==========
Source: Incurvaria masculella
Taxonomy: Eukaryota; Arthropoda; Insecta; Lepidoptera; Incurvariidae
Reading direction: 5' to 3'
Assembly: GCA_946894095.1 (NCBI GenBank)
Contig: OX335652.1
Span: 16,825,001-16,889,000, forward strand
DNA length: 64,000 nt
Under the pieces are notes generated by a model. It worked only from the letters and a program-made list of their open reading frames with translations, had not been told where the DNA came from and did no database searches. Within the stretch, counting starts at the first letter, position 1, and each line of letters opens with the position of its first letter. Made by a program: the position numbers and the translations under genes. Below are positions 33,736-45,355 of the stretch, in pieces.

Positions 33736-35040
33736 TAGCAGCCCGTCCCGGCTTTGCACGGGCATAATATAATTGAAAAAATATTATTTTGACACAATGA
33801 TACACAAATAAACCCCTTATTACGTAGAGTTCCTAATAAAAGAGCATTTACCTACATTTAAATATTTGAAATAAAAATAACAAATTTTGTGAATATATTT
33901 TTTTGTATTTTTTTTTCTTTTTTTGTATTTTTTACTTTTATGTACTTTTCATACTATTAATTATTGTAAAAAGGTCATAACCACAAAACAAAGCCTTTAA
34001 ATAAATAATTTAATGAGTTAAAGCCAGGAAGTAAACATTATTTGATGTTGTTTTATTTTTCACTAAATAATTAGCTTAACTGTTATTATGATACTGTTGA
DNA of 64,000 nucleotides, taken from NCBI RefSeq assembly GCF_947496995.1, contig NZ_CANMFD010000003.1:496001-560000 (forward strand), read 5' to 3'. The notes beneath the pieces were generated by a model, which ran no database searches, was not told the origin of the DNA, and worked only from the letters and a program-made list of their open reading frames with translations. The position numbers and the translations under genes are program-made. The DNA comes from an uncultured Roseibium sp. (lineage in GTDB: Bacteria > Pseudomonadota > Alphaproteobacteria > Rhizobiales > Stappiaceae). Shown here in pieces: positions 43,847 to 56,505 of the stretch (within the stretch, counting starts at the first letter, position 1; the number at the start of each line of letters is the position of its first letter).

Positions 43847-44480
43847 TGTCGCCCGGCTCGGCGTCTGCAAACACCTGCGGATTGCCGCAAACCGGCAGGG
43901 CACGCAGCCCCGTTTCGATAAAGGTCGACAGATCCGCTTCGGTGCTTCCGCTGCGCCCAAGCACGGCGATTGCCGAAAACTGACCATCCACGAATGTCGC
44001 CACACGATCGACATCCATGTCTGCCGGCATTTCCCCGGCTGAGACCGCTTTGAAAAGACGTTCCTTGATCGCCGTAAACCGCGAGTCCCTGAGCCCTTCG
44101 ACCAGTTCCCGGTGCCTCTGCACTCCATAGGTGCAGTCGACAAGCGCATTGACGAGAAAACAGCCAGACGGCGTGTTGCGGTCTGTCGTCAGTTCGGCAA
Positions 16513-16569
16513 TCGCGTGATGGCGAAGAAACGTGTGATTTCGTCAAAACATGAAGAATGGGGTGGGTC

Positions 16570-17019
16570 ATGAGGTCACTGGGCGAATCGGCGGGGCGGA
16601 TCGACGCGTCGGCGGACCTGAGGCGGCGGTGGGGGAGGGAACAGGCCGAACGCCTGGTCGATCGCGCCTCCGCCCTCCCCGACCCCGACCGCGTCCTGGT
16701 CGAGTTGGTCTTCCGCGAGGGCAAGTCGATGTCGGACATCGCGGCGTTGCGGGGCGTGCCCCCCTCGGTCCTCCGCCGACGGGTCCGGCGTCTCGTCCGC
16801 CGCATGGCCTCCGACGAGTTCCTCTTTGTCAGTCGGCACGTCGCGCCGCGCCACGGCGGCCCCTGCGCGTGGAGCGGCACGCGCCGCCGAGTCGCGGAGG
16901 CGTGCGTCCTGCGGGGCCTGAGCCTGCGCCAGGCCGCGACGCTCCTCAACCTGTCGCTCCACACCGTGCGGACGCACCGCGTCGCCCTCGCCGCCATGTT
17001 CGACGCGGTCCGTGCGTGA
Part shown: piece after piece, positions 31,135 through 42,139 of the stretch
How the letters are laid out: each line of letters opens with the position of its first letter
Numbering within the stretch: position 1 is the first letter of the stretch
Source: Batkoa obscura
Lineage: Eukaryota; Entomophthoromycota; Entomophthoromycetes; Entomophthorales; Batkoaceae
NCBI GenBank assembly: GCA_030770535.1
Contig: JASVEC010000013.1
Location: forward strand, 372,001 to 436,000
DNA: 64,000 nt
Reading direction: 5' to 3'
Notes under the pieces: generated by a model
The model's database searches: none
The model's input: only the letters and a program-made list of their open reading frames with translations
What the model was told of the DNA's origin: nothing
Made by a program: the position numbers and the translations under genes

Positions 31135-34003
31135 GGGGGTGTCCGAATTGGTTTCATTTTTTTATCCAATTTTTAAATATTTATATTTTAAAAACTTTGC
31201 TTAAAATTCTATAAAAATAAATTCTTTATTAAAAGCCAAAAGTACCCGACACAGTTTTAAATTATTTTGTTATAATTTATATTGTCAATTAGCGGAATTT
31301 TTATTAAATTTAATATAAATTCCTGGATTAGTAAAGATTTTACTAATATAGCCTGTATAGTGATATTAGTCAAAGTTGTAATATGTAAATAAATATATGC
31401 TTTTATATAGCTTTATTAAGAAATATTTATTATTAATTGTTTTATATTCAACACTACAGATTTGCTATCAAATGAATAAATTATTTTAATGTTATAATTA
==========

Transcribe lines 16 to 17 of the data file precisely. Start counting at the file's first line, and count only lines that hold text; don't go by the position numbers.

43847 TGTCGCCCGGCTCGGCGTCTGCAAACACCTGCGGATTGCCGCAAACCGGCAGGG
43901 CACGCAGCCCCGTTTCGATAAAGGTCGACAGATCCGCTTCGGTGCTTCCGCTGCGCCCAAGCACGGCGATTGCCGAAAACTGACCATCCACGAATGTCGC